8. We will finally attempt to deal with foreclosures, but the falling value of housing will make it a losing proposition. Every time we bring the housing values down to meet the reality, the reality will shift under our feet. Many of those who are helped will end up foreclosed upon anyway (as is already the case) and others will simply see no point in paying their mortgage when, by defaulting, they could qualify for lowered payments (as is already the case). Ultimately, the issue will probably self resolve in either some kind of redistribution plan that puts people in foreclosed houses with minimal mortgaging, with foreclosures dragging down enough banks that people find it feasible to simply stop paying mortgages that are now unenforceable, or with civil unrest that leads people simply to take back housing for the populace. I don’t have a bet on which one, and I don’t think it will be resolved in 2009.

9. By the end of the year, whether or not we will collapse or have collapsed will continue to be hotly debated by everyone who can still afford their internet service. No one will agree on what the definition of collapse actually is, plenty of people will simply be living their old lives, only with a bit less, while others will be having truly apocalyptic and deeply tragic losses. Some will see the victims as lazy, stupid, alien and worthless, no matter how many there are. Others will look around them and ask “how did I not see that this was inevitable?” Many people will be forced to see that the poor are not a monolith of laziness and selfishness when they become poor. We will know that we are in our situation only in retrospect, only in hindsight - our children will have a better name for the experience than we will, caught up in our varied personal senses of what is happening Meanwhile, each time things get harder most of us will believe they are at the bottom, that things are now “normal” and adapt, until it becomes hard to remember what our old expectations were.

10. Despite how awful this is, the reality is that not everything will fall apart. In the US, we will find life hard and stressful, but we will also go forward. People will suck a lot up and retrench. It will turn out that ordinary people were always better than commentators at figuring out what to do - that’s why they stopped shopping even while people were begging them to keep buying. So they’ll move in with their siblings and grow gardens and walk away from their overpriced houses, or fight to keep them. Some of them will suffer badly for it, but a surprising number of people will simply be ok in situations that until now, they would have imagined were impossible to survive. We will endure, sometimes even find ways of loving our new lives. There will be acts of remarkable courage and heroism, and acts of the most profound evil and selfishness. There will be enormous losses - but we will also discover that most of us are more than we think we are - can tolerate more and have more courage and compassion than we believe of ourselves.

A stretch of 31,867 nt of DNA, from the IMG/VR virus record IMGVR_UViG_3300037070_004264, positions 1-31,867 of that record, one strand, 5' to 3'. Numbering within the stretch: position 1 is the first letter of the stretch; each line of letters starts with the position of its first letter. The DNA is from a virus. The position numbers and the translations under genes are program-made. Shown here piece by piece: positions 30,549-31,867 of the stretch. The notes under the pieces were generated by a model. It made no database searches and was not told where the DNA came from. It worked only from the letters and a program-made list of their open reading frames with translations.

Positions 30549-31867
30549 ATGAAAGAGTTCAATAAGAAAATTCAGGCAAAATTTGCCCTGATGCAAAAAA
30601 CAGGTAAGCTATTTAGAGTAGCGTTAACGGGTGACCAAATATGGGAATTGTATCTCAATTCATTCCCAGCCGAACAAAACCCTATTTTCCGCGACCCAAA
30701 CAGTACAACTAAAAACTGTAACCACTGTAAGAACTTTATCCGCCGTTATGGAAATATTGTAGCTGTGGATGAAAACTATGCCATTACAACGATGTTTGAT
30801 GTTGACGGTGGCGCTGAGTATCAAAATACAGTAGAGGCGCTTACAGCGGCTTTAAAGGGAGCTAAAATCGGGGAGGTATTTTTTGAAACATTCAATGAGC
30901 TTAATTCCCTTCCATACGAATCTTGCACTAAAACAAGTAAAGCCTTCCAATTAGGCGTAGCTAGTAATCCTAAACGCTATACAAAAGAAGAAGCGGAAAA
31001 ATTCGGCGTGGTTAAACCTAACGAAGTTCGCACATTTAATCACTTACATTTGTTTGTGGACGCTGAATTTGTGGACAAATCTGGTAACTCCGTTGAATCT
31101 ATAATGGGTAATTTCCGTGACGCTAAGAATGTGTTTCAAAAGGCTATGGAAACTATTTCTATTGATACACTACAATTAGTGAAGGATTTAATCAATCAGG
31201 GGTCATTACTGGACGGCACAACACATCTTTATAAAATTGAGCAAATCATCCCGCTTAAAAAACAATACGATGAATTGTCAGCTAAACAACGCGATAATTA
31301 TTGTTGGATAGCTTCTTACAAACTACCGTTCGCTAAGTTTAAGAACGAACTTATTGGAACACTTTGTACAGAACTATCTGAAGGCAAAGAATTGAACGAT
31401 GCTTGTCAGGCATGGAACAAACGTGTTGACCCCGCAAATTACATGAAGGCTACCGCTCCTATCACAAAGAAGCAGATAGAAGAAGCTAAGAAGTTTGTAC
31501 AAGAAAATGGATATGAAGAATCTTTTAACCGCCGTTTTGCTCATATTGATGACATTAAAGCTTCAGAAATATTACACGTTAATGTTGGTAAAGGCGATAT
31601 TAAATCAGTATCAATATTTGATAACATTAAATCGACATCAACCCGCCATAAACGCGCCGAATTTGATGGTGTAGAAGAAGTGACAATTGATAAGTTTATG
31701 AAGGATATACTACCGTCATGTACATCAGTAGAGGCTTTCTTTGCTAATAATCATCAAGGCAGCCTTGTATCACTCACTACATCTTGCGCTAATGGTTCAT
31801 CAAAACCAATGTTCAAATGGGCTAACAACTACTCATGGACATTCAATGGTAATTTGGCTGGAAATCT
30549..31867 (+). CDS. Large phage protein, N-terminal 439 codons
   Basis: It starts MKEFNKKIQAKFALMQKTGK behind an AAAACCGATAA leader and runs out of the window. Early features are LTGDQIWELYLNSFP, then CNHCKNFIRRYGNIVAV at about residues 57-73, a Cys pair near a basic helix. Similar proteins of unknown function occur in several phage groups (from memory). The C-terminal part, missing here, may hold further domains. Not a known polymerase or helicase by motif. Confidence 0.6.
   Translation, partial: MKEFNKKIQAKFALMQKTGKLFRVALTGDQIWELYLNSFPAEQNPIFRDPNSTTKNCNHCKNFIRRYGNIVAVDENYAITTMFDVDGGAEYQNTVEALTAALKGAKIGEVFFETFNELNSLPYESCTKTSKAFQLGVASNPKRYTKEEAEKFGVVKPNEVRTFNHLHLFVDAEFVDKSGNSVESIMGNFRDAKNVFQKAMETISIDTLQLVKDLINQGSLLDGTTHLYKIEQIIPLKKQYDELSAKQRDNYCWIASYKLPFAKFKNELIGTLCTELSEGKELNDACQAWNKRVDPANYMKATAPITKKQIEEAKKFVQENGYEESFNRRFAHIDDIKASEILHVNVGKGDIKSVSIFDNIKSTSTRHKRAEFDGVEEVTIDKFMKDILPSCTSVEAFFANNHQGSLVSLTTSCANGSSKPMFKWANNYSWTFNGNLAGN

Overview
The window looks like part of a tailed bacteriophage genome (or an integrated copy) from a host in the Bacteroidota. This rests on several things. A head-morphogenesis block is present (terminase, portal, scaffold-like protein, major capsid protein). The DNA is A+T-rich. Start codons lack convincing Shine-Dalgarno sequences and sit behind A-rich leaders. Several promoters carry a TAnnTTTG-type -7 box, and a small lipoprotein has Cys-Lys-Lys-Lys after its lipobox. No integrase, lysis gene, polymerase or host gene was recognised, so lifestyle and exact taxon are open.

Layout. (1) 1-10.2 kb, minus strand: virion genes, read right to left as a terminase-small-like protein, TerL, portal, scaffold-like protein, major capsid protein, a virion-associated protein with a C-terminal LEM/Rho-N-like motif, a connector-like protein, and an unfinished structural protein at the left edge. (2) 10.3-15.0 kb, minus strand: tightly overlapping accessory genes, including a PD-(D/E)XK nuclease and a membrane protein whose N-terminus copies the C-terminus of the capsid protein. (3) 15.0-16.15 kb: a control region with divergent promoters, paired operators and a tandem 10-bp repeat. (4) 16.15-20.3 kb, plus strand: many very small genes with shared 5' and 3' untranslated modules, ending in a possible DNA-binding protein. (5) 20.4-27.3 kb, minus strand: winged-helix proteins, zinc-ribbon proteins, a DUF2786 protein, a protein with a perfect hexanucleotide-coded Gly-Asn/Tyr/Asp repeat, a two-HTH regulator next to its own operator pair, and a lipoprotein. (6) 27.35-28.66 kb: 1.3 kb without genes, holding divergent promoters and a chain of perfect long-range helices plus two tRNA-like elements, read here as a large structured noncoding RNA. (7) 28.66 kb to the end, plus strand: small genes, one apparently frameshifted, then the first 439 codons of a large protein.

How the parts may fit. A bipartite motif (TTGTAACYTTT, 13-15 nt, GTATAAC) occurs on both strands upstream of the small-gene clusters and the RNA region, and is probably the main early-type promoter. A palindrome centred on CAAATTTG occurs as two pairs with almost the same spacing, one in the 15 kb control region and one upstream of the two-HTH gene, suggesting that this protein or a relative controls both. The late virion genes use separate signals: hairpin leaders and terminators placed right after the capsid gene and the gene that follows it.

An early Happy New Year, everyone. May you know better than you deserve and see others at their best in these hard times."


Consume this Movie....While Supplies Last!

Are Americans too materialistic? Are we willfully trashing the planetary ecology in order to serve the desires and drives of the ego? And what, or who could be driving this powerful force of seduction? Consume This Movie takes a critical look at social injustice, peak oil, resource depletion and our deep need to feel connected to each other through what we choose to consume. This 80 minute documentary also examines the frenzied pace of fast-lane materialism that is beggining to burn us out. We Americans are just now beginning to yearn for a simpler life, but is it too late? Have we set in motion a runaway train that threatens to undermine the ecological, social and spiritual cornerstones that make the pursuit of happiness possible in the first place? Walk, don't drive to see this powerful documentary film, while supplies last!

Woven into this exploration are interviews with Dr. Peter Whybrow, American Mania, Juliet B. Schor, The Overspent American, simplicity guru’s Cecile Andrews and Duane Elgin, photographic artist Chris Jordan, advertising expert James. B. Twitchell and Post Carbon Institutes Julian Darley among others.

Fallling Apart - Falling Together

Why Are Things Falling Apart?

Richard Heinberg explores the good and bad of our discovery of fossil fuels.

Eating Fossil Fuels: Oil, Food and the Coming Crisis in Agriculture

By Dale Allen Pfeiffer

The miracle of the Green Revolution was made possible by cheap fossil fuels to supply crops with artificial fertilizer, pesticides, and irrigation. Estimates of the net energy balance of agriculture in the United States show that ten calories of hydrocarbon energy are required to produce one calorie of food. Such an imbalance cannot continue in a world of diminishing hydrocarbon resources.